RS 1: St. Louis

In St. Louis’ Digital Divide, North City Suffers from Poor Internet Access

Access to the internet in St. Louis is pretty remarkable – the north and south halves of the city are completely divided on connectivity. Over 41% of all the households in the northern half of the city have no access to the internet, while it’s less than 30% for the vast majority of the southern half of the city (see image attached on second page). This split is referred to as the “Delmar Divide” because Delmar Boulevard functions as the border between the two halves of the city. If you live north of Delmar, you are far less likely to have internet access at home than if you live south of Delmar. The numbers are very compelling. Of the 101,000 city households south of Delmar, about 20 percent do not have access to the internet. North of Delmar? Of the 36,000 households, that number skyrockets to 44 percent unconnected.

Households North of Delmar have two main options for internet access: AT&T and Charter. According to BroadbandNow, the cost to be covered by one of these companies is at least $45 per month. In the least connected areas of the city, over a third of people who reported income in the past year were below the poverty level. For those below the poverty line, $45 for internet every month is far too expensive. Fortunately, there are other options for low-income St. Louisans. Many turn to places that offer public WiFi, such as the St. Louis Public Library. A representative from the St. Louis Public Library says that every year the free WiFi is used two million times to access the internet across the library’s sixteen locations. In addition, providers have taken steps to offer internet to low-income households at a significantly cheaper rate. AT&T now sells reduced speed WiFi to some households for just $10 a month and Sprint donated tablets and wireless service to 1,000 St. Louis public school students last year. Still, in many areas north of Delmar, two out of every three households remain unconnected.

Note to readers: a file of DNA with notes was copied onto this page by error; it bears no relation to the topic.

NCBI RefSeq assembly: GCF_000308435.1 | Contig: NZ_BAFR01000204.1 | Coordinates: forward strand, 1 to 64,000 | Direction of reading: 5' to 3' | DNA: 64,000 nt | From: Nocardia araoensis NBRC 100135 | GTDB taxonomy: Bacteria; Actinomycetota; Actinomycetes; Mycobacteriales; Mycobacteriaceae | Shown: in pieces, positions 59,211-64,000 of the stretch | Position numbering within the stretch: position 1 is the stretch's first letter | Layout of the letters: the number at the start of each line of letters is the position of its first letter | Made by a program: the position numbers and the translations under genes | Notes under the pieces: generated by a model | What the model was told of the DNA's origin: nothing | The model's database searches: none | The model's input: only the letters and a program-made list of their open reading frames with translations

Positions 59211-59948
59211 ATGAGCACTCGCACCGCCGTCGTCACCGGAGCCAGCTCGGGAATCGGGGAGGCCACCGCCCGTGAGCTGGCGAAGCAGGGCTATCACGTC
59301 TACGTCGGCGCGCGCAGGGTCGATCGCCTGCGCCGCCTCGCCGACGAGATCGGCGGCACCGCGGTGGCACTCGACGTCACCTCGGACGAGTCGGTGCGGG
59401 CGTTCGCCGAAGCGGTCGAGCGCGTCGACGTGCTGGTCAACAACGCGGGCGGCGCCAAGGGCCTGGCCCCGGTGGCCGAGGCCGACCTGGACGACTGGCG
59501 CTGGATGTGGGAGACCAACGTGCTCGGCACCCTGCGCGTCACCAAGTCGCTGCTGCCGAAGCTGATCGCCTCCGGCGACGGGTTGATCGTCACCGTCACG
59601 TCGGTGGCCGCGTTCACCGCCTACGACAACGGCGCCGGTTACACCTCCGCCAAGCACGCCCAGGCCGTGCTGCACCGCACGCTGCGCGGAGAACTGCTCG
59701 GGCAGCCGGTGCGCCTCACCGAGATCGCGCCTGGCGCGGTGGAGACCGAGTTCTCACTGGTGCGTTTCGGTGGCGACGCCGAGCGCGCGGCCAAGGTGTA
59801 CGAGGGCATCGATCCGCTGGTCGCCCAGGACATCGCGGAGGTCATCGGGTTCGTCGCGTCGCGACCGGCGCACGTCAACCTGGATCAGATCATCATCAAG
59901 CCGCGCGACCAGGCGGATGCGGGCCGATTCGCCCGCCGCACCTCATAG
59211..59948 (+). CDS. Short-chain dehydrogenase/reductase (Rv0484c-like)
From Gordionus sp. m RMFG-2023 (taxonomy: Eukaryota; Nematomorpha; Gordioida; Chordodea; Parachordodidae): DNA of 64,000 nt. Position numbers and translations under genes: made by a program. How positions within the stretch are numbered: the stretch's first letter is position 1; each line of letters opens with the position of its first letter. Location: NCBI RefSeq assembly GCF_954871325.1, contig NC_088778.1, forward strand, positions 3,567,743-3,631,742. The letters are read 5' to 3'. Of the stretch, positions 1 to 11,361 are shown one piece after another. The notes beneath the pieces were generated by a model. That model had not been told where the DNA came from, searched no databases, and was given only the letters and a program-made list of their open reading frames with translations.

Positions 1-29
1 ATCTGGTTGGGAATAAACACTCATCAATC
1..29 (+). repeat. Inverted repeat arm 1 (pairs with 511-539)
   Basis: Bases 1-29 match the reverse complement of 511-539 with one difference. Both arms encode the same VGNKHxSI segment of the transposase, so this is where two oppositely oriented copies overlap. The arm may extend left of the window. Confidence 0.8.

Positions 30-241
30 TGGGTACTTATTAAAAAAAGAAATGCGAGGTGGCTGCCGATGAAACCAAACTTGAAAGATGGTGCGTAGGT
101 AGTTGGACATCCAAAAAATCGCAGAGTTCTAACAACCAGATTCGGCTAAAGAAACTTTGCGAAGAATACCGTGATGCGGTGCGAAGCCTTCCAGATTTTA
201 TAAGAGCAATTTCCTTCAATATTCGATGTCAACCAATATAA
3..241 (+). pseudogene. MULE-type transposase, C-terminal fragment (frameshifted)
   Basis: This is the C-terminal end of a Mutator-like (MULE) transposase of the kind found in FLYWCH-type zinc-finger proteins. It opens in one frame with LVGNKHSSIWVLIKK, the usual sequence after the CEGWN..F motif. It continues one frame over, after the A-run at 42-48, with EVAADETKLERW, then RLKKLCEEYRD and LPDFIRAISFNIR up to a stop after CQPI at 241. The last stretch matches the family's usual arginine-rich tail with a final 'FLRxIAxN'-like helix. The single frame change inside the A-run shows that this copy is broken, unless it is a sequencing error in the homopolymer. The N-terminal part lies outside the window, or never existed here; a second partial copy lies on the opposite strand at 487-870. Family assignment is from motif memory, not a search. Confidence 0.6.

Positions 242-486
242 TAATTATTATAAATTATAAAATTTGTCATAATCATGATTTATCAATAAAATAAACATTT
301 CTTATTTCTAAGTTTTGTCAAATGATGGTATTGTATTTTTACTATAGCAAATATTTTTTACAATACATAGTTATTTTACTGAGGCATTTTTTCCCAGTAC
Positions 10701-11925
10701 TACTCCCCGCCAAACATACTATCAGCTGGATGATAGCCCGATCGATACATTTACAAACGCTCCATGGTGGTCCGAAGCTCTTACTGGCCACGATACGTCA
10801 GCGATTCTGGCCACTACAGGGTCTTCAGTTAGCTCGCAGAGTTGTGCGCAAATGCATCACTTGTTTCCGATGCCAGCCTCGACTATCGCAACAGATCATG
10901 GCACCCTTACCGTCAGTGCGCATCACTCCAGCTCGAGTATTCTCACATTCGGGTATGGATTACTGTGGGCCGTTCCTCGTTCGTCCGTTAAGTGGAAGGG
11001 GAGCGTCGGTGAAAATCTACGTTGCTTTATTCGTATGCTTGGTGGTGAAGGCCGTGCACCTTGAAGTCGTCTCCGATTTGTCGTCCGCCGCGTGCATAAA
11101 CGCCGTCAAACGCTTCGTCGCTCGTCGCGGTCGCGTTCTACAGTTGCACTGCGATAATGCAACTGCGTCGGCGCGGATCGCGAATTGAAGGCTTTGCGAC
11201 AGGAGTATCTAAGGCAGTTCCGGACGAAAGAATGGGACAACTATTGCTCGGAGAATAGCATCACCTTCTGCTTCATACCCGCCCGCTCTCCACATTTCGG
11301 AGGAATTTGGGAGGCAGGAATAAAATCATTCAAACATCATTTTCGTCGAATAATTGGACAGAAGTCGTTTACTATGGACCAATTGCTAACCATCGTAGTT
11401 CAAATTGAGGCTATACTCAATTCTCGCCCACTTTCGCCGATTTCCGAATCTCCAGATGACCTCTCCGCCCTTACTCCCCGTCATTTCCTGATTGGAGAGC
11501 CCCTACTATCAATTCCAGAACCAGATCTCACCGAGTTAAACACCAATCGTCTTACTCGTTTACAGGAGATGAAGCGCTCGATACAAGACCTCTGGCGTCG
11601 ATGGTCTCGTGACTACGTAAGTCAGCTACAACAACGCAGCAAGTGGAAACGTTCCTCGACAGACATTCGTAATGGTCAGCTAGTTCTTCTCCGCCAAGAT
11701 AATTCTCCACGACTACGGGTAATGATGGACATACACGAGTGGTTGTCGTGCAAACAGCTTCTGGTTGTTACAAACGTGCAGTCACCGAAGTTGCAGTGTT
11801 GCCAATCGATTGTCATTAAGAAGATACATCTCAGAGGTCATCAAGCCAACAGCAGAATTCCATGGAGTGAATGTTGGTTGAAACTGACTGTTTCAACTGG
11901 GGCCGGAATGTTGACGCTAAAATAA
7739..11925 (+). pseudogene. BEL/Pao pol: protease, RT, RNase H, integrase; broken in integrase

The impact of the severe digital divide in St. Louis can be felt in the city’s schools and universities. According to Shea Kerkhoff, an assistant professor of secondary education at the University of Missouri – St. Louis, students without internet access at home are severely disadvantaged in the education system long term. Even if teachers correct for the digital divide by providing unconnected students advantages within the classroom, those students will still be far less digitally-literate than the students with internet connected homes. Kerkhoff says, “People need access to the internet to apply for college, to apply for scholarships, to apply for jobs.” The lack of internet at home means huge disadvantages for people trying to better themselves by going to school or getting a job, and the disadvantages are most common north of Delmar Boulevard.

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